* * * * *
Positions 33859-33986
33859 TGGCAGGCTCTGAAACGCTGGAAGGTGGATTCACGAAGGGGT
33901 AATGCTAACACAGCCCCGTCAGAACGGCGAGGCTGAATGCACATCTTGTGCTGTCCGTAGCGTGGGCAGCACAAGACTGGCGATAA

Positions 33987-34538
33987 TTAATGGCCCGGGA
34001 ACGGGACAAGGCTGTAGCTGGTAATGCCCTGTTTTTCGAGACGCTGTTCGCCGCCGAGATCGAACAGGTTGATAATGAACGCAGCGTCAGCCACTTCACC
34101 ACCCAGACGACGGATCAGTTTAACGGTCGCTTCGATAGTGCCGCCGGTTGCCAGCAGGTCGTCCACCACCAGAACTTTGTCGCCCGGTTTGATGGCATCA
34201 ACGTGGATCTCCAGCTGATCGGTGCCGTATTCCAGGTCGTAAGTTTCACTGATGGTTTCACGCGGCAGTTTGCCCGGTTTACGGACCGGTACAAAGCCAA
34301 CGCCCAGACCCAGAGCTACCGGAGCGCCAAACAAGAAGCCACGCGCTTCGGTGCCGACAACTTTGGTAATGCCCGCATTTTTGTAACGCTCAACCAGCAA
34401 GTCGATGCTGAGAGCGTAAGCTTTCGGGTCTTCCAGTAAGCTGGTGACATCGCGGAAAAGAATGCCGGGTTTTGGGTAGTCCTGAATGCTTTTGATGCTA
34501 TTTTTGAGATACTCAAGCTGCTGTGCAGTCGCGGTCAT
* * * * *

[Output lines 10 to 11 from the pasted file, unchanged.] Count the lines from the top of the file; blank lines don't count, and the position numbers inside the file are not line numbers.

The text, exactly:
34401 GTCGATGCTGAGAGCGTAAGCTTTCGGGTCTTCCAGTAAGCTGGTGACATCGCGGAAAAGAATGCCGGGTTTTGGGTAGTCCTGAATGCTTTTGATGCTA
34501 TTTTTGAGATACTCAAGCTGCTGTGCAGTCGCGGTCAT